Tyrner, whose company works with health care plans to deliver food to underserved communities, said she was surprised to learn about the financial challenges facing Silicon Valley Bank.

"By the time we began seeing articles it was already a full-swing bank run," Tyrner said in an email. "It seems that while the venture capital circle was publicly boasting their support for SVB in attempt to stabilize the panic, they were calling their portfolio companies behind closed doors telling them to move funds immediately."

She said her company wasn't able to log into its accounts and that the bank's help line had a "disconnected" message or hung up. "[N]one of our account reps would respond to calls or emails," she added. 

Tyrner said she plans on moving the remaining funds in the account once she regains access to it.

Why did the bank collapse? 

On March 8, Silicon Valley Bank parent SVB Financial Group said that it was taking "strategic actions," including selling almost all of its available-for-sale securities — $21 billion in bonds. It also said it planned to issue stock as part of the plan to raise capital and strengthen its finances. 

SVB, which noted that it would take a $1.8 billion loss on the bond sales, said it needed to take the steps because of higher interest rates and "elevated cash burn levels" by customers. The company also pointed to "pressured public and private markets."

The bank's heavy exposure to the tech sector played a part in its downfall, noted Chenxi Wang, founder and general partner of Rain Capital, in an email. Some of its tech company clients were burning through cash faster than expected in early 2023, Silicon Valley Bank said in its March 8 investor letter. That resulted in lower deposits than forecast, according to the bank.

Silicon Valley Bank's problems were exacerbated by rapidly rising interest rates over the last year, which reduced the value of its bond holdings. 

"The bank also made balance sheet management errors by putting too much money into long-term bonds, which became a problem when interest rates surged," Wang said. That "caused non-trivial panic."

The March 8 announcement spooked investors, sparking concerns that clients would yank funds due to the bank's financial uncertainty, which in turn would limit the bank's ability to tap other liquidity sources, said Brandon King, an analyst at Truist, in a note to investors.

"The stock reaction today is evident of concerns around the bank's liquidity," King said.

What are tech investors saying? 

Prior to California's decision to shutter the bank, the reaction within Silicon Valley ranged the gamut, with Founders Fund, a venture capital firm co-founded by Peter Thiel, advising companies to take their money out of the bank, Bloomberg News reported.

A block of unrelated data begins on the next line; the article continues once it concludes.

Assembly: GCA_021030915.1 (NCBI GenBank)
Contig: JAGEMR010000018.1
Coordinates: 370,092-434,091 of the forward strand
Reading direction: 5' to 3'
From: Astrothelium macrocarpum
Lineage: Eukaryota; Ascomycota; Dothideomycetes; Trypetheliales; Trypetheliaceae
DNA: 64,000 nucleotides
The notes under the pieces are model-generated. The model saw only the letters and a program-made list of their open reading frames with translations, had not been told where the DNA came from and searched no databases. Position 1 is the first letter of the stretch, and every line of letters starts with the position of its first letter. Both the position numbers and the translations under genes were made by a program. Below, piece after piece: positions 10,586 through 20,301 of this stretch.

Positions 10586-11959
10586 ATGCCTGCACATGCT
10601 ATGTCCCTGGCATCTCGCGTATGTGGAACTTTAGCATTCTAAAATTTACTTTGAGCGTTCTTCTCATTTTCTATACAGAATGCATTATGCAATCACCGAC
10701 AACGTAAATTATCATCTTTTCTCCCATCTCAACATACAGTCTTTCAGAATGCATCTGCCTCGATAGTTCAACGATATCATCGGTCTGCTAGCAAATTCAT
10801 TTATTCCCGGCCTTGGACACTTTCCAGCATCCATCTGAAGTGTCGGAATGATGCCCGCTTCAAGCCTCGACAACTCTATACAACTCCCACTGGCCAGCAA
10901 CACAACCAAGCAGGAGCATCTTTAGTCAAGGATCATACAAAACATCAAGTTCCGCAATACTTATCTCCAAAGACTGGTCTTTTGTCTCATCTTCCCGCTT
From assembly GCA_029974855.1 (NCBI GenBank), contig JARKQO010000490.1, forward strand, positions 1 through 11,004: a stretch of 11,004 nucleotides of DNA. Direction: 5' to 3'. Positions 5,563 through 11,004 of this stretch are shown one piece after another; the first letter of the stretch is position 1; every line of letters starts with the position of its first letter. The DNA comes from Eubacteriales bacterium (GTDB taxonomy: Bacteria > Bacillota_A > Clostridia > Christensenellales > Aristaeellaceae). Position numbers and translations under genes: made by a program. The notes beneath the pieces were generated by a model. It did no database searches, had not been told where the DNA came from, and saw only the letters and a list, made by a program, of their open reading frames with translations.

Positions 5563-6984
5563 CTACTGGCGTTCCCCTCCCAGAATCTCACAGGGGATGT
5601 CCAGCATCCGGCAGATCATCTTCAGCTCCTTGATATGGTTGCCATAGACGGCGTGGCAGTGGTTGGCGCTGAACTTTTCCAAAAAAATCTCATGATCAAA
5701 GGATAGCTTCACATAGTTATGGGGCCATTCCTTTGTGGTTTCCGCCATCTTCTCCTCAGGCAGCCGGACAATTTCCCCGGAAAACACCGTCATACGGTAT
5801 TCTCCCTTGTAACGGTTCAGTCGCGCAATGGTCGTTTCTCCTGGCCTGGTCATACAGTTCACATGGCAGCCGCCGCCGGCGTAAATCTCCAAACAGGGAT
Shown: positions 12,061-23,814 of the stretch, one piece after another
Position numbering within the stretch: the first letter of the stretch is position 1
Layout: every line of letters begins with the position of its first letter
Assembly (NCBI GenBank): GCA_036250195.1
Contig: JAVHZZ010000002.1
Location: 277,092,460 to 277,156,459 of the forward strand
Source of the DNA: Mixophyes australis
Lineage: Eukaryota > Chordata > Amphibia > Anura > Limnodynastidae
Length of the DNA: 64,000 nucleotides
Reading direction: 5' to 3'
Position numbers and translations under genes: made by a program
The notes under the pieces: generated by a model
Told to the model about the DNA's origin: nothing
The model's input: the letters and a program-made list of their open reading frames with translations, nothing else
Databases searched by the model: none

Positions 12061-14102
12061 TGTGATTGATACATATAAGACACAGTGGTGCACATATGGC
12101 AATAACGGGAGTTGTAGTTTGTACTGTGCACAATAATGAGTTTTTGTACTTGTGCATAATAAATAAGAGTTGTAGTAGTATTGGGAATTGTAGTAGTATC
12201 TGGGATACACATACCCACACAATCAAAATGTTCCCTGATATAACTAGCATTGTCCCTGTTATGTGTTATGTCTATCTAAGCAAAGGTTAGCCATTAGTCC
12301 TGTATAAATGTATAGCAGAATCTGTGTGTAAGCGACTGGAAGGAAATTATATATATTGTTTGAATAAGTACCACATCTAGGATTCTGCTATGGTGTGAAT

But others had urged companies and clients to stay put, such as Two Sigma Ventures investor Villi Iltchev, an investor, who wrote on Twitter that Silicon Valley Bank deserved support. "SVB is the most important capital provider to tech startups and the biggest supporter of the community. Now is the time to support them," tweeted Villi.

The question was whether clients would opt to remain with the bank or trigger a classic bank run. Fears about an institution's possible insolvency can become self-fulfilling if enough customers pull their money out of the bank. 

"Banks are not like normal companies, and one in crisis can't wait to run a normal auction process — they depend on the confidence of depositors and even an inkling of doubt can snowball faster than nearly anyone imagines, impairing the value of the franchise," wrote Wall Street analyst Adam Crisafulli of Vital Knowledge in a report.

How is this impacting Wall Street and other banks? 

Other bank stocks fell Thursday as Silicon Valley Bank shares swooned. Banks lost a total of about $100 billion in market value over the last two days, according to Reuters.

Still, analysts said that Silicon Valley Bank's woes are unlikely to ripple through the banking industry as a whole.

"Current pressures facing SIVB are highly idiosyncratic and should not be viewed as a read-across to other banks," Morgan Stanley analysts Manan Gosalia and Betsy Graseck wrote in a note Friday, according to CNBC.

Silicon Valley Bank could yet impact a major part of the U.S. economy in that tech companies could lose a valuable source of financing, noted Bill Ackman, CEO of hedge fund Pershing Square, on Twitter. 

"The failure of [Silicon Valley Bank] could destroy an important long-term driver of the economy as VC-backed companies rely on SVB for loans and holding their operating cash," he noted.

On Friday, large, diversified banks such as Bank of America and JPMorgan Chase pulled out of an early slump due to data released Friday by the Labor Department. 

Regional banks, particularly those with heavy exposure to the tech industry, were in decline. Yet it has been a bruising week, with shares of major banks are down this week between 7% and 12%.